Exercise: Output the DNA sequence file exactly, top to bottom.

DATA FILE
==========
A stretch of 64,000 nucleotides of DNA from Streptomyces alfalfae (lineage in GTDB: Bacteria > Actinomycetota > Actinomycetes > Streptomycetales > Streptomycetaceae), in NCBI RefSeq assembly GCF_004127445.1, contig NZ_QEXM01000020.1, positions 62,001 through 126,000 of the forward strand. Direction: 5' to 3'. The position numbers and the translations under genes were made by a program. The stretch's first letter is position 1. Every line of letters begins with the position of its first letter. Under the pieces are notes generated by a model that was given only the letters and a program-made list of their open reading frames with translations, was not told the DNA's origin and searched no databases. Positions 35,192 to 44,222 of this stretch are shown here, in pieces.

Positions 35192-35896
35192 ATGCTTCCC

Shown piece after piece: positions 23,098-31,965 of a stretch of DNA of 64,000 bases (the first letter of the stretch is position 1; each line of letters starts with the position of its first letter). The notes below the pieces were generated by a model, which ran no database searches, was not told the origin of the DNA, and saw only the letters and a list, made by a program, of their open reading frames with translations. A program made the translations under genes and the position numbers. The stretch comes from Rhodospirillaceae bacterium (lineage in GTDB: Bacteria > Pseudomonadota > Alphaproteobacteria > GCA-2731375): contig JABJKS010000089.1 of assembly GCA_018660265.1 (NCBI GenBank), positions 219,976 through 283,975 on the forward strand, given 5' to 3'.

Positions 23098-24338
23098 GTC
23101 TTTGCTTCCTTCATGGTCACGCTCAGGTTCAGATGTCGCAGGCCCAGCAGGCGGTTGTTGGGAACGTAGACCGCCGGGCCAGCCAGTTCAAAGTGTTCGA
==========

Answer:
A stretch of 64,000 nucleotides of DNA from Streptomyces alfalfae (lineage in GTDB: Bacteria > Actinomycetota > Actinomycetes > Streptomycetales > Streptomycetaceae), in NCBI RefSeq assembly GCF_004127445.1, contig NZ_QEXM01000020.1, positions 62,001 through 126,000 of the forward strand. Direction: 5' to 3'. The position numbers and the translations under genes were made by a program. The stretch's first letter is position 1. Every line of letters begins with the position of its first letter. Under the pieces are notes generated by a model that was given only the letters and a program-made list of their open reading frames with translations, was not told the DNA's origin and searched no databases. Positions 35,192 to 44,222 of this stretch are shown here, in pieces.

Positions 35192-35896
35192 ATGCTTCCC

Shown piece after piece: positions 23,098-31,965 of a stretch of DNA of 64,000 bases (the first letter of the stretch is position 1; each line of letters starts with the position of its first letter). The notes below the pieces were generated by a model, which ran no database searches, was not told the origin of the DNA, and saw only the letters and a list, made by a program, of their open reading frames with translations. A program made the translations under genes and the position numbers. The stretch comes from Rhodospirillaceae bacterium (lineage in GTDB: Bacteria > Pseudomonadota > Alphaproteobacteria > GCA-2731375): contig JABJKS010000089.1 of assembly GCA_018660265.1 (NCBI GenBank), positions 219,976 through 283,975 on the forward strand, given 5' to 3'.

Positions 23098-24338
23098 GTC
23101 TTTGCTTCCTTCATGGTCACGCTCAGGTTCAGATGTCGCAGGCCCAGCAGGCGGTTGTTGGGAACGTAGACCGCCGGGCCAGCCAGTTCAAAGTGTTCGA